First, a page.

If school budgets provided enough money for appropriate identification and counseling, some of these individuals could be helped or hospitalized before it goes so far that innocent lives are needlessly lost. It does not take a professional to recognize unusual behavior. I am sure that experienced teachers see this every day. I am not familiar with the laws protecting students from possibly being recommended for counseling, but even as a lay person, I think I have witnessed many children who show signs of instability due to many unfortunate experiences in early childhood or their high school years. I cannot believe that I am the only one who feels this way.

Joni Williams



Let's stop glorifying? violence and horror

In light of the recent tragedy in Connecticut, I have a few thoughts on arms restrictions.

As a retired federal officer and former National Rifle Association member who withdrew my membership several years ago over NRA support of assault weapons, I recognize that changes have to take place in this country regarding automatic and assault weapons. The availability of assault weapons is unacceptable.

However, I believe an equally important change that must be made is in our tolerance of video games and horror movies that glorify the use of these weapons. Hollywood and video games have, for years, fed the country a steady diet of gore, torture and murder that must be stopped.

Dick Mauer



We are desensitizing? children to violence

The recent massacre at Sandy Hook Elementary has made me wonder: When will we get it right? When, as parents and citizens, will we say, enough? When will all of us realize it takes a village to raise happy, honest, compassionate and productive children? No matter your religious beliefs, doesn't the phrase "I am my brother's keeper" mean anything anymore? All of us have to change the way we think and act.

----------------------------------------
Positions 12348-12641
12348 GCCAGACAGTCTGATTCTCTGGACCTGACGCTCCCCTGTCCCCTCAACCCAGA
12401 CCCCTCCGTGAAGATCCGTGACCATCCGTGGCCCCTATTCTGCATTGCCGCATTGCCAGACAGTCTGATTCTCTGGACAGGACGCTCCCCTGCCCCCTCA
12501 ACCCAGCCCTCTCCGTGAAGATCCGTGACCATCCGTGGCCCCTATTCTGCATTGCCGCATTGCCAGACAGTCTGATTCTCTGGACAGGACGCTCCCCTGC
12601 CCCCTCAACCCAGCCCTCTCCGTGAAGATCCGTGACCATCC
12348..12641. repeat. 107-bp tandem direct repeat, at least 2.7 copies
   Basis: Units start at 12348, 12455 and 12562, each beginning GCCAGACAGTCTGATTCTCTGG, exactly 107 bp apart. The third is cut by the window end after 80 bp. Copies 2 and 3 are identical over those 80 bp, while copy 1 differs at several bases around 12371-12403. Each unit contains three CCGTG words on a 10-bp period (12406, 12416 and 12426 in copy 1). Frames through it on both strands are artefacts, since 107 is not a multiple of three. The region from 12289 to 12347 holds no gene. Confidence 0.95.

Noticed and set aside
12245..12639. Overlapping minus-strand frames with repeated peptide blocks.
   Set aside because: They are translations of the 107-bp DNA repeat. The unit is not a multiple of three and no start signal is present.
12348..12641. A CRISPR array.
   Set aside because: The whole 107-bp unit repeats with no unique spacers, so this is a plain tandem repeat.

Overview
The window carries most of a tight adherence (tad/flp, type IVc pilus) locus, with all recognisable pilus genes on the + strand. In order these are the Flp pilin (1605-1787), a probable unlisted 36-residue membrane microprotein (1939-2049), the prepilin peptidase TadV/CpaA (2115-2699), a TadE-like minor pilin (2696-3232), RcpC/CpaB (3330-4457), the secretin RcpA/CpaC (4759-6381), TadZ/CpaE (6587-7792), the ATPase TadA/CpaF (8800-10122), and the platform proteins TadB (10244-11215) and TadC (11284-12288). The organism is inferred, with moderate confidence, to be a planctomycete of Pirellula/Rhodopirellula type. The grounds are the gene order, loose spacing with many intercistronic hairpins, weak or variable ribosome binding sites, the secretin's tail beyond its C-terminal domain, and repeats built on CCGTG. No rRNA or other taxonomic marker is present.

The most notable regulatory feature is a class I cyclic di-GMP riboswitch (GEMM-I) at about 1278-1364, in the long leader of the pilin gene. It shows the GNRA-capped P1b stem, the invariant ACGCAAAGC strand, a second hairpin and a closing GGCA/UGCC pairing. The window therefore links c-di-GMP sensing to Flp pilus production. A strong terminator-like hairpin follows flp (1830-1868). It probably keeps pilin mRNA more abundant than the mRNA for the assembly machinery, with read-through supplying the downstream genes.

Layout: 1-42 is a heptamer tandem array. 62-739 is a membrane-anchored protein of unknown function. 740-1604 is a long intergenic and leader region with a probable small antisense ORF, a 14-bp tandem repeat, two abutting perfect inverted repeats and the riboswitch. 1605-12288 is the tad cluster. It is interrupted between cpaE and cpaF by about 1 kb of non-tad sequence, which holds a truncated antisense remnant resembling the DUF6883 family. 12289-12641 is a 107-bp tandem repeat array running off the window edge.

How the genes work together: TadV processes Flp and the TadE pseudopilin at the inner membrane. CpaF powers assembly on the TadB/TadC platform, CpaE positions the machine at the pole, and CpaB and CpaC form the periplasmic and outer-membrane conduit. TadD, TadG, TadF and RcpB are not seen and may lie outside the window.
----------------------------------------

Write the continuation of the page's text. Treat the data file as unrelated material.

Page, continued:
This tragedy goes beyond gun laws, and yes, I support our Second Amendment right when it comes to protecting myself and my family in my home. What I'm talking about is the atmosphere of violence and fear. As long as we tolerate war, and violence in movies, television shows and video games, things will never change. Until we stop desensitizing our children to violence and end all our wars, we are stuck.

Since 9/1 1, we have become a society that is ruled by fear. We were lied to and somehow accepted the fact that we needed to go to war. We even accepted the Patriot Act and turned our heads when we lost some of our freedoms. We teach our children that bullying is not acceptable, but then our adult leaders "bully" their way into other countries.

I say, enough! Our children are dying every day, whether they're on the battlefield or in a classroom. We have to change our way of thinking. We have to embrace the ideals of peace and tolerance. War and violence should never be the acceptable answer anymore. Our children deserve better.

Sandra Massung



Cars kill many more,? but they're not banned

The shooting in Sandy Hook was a tragedy. However, blaming guns is like blaming your car for an accident. Let's blame the sick person who pulls the trigger. One sick shooter out of 300 million people is no reason to punish 150 million-plus gun owners who are law-abiding citizens.

About 30,000 people are killed by cars every year, yet there is no talk about restricting car ownership. Most car "accidents" are caused by someone doing something wrong. No difference – guns or cars – they both kill if misused. Maybe we should do a better job of testing drivers and eliminate violent computer games that teach young people how to kill.

Bill Johnson



Knee-jerk reaction? won't stop shootings

We are all saddened by the horrific events in Newtown, Conn. Again another example of mental illness rearing its ugly head. We are all hurt by such tragedy and violence. But we should not allow our raw emotions to dictate ill-advised "swift action." We need to consider more people are killed by drunken drivers every day than by gun violence, yet no one calls for taking away every automobile. After the 9/1 1 terrorist attacks, we would not consider getting rid of all but military aircraft simply because planes were used in the mass slaying of innocent life.

Now is the time to look at the real cause of gun violence and recognize it is mental illness and a lack of self-responsibility, not the tools used by the insane. The liberals will no doubt try to use this tragedy to further their short-sighted agenda. Let's not be fooled.

Thomas Rommel Jr.

North Boston


Abortion is killing? innocents every day

As tragic, as horrible as the murders of these 20 innocent babies and six adults was, it pales in comparison to the hundreds of daily murders of innocent babies in their mothers' wombs that occur daily in this country under the guise of "legal abortions."

Mary Sand

West Seneca